Forum for Science, Industry and Business

Sponsored by:     3M 
Search our Site:

 

Study Reveals 'Sobering' Decline of Caribbean's Big Fish, Fisheries

07.05.2009
Sharks, barracuda and other large predatory fishes disappear on Caribbean coral reefs as human populations rise, endangering the region’s marine food web and ultimately its reefs and fisheries, according to a sweeping study by researcher Chris Stallings of The Florida State University Coastal and Marine Laboratory.

While other scientists working in the Caribbean have observed the declines of large predators for decades, the comprehensive work by Stallings documents the ominous patterns in far more detail at a much greater geographic scale than any other research to date.

His article on the study, “Fishery-Independent Data Reveal Negative Effect of Human Population Density on Caribbean Predatory Fish Communities,” is published in the May 6, 2009 issue of the journal PLoS One (www.plosone.org/).

“Seeing evidence of this ecological and economic travesty played out across the entire Caribbean is truly sobering,” said Associate Professor John Bruno of the University of North Carolina at Chapel Hill, who served as the PLoS One academic editor for Stallings’ paper.

“I examined 20 species of predators, including sharks, groupers, snappers, jacks, trumpetfish and barracuda, from 22 Caribbean nations,” said Stallings, a postdoctoral associate at the FSU Coastal and Marine Laboratory. “I found that nations with more people have reefs with far fewer large fish because as the number of people increases, so does demand for seafood. Fishermen typically go after the biggest fish first, but shift to smaller species once the bigger ones become depleted. In some areas with large human populations, my study revealed that only a few small predatory fish remain.”

Stallings said that although several factors -- including loss of coral reef habitats -- contributed to the general patterns, careful examination of the data suggests overfishing as the most likely reason for the disappearance of large predatory fishes across the region. He pointed to the Nassau grouper as a prime example. Once abundant throughout the Caribbean, Nassau grouper have virtually disappeared from many Caribbean nearshore areas and are endangered throughout their range.

“Large predatory fish such as groupers and sharks are vitally important in marine food webs,” Stallings said. “However, predicting the consequence of their loss is difficult because of the complexity of predator-prey interactions. You can’t replace a 10-foot shark with a one-foot grouper and expect there to be no effect on reef communities. Shifts in abundance to smaller predators could therefore have surprising and unanticipated effects. One such effect may be the ability of non-native species to invade Caribbean reefs.”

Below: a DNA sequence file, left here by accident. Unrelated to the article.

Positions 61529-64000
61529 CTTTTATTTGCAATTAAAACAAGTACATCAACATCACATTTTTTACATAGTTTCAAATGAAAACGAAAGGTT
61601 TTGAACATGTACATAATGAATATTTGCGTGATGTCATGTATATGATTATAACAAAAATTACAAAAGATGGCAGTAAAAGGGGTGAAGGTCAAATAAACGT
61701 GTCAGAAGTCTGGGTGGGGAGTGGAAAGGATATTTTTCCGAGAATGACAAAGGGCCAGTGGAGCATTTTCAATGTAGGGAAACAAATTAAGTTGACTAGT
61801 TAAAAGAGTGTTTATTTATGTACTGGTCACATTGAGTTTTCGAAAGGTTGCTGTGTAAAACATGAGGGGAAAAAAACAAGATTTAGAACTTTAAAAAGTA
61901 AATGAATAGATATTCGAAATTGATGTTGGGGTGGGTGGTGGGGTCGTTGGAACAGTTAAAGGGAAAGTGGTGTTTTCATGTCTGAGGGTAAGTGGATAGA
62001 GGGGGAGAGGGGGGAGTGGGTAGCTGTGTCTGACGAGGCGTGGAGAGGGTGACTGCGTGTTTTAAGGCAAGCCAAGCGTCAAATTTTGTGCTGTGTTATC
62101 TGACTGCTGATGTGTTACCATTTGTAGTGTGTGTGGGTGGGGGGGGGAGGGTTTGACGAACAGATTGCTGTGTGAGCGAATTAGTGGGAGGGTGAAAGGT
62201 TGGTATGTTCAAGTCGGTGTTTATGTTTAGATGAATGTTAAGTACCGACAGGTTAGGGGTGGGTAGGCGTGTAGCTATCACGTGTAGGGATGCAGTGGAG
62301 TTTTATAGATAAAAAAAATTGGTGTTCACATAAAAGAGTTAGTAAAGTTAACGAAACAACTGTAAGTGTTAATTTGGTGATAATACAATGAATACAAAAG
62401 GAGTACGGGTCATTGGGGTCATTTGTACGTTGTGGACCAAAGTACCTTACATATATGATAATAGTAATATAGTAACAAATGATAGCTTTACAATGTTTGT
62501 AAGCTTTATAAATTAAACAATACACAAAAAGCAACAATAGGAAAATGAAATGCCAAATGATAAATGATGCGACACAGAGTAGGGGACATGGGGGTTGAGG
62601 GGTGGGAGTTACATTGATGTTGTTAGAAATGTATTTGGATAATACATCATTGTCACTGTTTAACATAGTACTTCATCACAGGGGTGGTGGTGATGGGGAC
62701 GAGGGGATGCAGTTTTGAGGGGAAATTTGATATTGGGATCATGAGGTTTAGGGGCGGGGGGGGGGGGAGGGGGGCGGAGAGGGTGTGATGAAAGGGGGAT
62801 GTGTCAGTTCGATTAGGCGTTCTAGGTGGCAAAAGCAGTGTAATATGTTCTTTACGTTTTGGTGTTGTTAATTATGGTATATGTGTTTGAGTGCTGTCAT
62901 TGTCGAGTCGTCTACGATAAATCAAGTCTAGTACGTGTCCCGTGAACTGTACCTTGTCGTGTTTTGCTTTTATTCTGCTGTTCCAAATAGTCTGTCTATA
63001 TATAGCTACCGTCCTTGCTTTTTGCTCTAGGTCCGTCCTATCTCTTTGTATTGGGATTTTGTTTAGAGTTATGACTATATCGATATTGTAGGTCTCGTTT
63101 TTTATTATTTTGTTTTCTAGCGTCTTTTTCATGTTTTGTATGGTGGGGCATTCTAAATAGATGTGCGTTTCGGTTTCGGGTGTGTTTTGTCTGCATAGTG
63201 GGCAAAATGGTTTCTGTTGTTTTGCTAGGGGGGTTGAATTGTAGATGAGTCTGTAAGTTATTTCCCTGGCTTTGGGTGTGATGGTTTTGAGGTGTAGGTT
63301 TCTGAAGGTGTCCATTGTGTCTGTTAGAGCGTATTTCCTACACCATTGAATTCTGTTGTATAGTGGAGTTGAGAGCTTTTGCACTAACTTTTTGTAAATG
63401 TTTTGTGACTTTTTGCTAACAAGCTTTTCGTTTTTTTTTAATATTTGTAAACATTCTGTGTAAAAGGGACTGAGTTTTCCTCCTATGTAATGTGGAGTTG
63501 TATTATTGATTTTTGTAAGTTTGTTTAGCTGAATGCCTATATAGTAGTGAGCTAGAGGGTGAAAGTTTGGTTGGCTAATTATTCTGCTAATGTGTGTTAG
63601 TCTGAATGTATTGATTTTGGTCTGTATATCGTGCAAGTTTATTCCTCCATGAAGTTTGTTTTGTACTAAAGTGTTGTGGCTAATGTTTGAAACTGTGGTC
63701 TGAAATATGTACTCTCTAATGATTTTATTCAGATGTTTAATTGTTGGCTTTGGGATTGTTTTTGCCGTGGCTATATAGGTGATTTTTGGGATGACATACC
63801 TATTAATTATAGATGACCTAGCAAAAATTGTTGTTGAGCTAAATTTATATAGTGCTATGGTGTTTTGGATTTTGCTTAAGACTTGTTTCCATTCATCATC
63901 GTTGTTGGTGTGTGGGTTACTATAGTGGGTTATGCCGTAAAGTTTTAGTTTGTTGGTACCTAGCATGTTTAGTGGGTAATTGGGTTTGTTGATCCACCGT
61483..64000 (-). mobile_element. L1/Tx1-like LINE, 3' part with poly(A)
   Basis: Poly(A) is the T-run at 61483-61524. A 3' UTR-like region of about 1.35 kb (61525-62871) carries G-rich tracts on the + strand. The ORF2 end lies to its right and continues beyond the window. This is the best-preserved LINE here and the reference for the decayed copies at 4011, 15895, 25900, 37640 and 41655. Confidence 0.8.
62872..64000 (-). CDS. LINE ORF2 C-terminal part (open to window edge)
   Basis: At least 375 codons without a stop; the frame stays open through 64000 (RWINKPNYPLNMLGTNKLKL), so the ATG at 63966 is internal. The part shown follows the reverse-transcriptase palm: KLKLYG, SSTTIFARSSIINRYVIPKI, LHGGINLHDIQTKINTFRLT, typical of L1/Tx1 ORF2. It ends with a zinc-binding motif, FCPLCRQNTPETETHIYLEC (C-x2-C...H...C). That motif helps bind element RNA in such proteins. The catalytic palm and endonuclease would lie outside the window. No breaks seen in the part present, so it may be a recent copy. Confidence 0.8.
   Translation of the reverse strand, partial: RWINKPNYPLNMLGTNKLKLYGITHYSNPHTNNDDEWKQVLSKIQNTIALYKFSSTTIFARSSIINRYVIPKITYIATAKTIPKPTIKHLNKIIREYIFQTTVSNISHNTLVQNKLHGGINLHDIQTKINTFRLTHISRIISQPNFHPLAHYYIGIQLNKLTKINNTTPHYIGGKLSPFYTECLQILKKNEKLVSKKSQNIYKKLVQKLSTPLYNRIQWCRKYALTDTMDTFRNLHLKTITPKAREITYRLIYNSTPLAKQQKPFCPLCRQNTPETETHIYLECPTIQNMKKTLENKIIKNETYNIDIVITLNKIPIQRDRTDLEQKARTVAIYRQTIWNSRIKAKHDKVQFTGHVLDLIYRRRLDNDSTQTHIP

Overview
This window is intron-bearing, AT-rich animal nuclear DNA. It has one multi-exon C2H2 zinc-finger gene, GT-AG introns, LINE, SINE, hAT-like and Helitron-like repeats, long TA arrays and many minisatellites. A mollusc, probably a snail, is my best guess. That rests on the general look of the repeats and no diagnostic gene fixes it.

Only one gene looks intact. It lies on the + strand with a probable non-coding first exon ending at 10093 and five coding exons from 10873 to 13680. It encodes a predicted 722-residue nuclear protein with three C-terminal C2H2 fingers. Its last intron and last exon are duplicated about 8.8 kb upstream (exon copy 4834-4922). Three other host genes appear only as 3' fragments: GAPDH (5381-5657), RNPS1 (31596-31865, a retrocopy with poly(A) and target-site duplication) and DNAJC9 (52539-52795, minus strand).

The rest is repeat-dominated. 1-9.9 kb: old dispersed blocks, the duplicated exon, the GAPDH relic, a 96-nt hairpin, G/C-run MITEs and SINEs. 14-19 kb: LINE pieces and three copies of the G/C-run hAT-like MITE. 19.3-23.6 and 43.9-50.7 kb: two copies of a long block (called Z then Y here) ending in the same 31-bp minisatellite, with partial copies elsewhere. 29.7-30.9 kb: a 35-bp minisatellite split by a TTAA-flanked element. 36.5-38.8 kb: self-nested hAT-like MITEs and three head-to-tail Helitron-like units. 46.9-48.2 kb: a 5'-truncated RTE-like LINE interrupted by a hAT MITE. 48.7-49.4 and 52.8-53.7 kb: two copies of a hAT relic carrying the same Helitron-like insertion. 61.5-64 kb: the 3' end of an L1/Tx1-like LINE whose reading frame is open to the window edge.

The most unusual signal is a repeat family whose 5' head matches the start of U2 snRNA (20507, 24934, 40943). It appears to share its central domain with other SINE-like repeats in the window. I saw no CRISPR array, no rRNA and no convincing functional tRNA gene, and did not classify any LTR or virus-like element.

A case in point, said Stallings, is the ongoing invasion by Pacific lionfish, which were introduced by aquarium releases.

“Lionfish are minor players on their native Pacific reefs, yet they are undergoing a population explosion and overeating small fishes in the greater Caribbean region,” said Professor Mark Hixon of Oregon State University, Stallings’ doctoral advisor at OSU. “Preliminary evidence suggests that lionfish are less invasive where large predatory native fishes are abundant, such as in marine reserves,” Hixon said.

The study also demonstrates the power of volunteer and community research efforts by non-scientists. Stallings used data from the Reef Environmental Education Foundation’s (REEF) online database, which contains fish sightings documented by trained volunteer SCUBA divers, including more than 38,000 surveys spanning a 15-year period.

“Chris was completely undaunted by the lack of fisheries data and essentially adopted the ‘Audubon Christmas Bird Count’ approach in a marine system to find strong evidence for a native fisheries effect,” said Felicia Coleman, director of the FSU Coastal and Marine Laboratory and Stallings’ postdoctoral advisor.

Given that about half the world’s populations live near coastlines and that the world population is growing, demands for ocean-derived protein will continue to increase, Stallings warned. He said meeting such demands while retaining healthy coral reefs may require multiple strategies, including implementation of marine reserves, finding alternative sources of protein, and increased efforts to implement family-planning strategies in densely populated areas.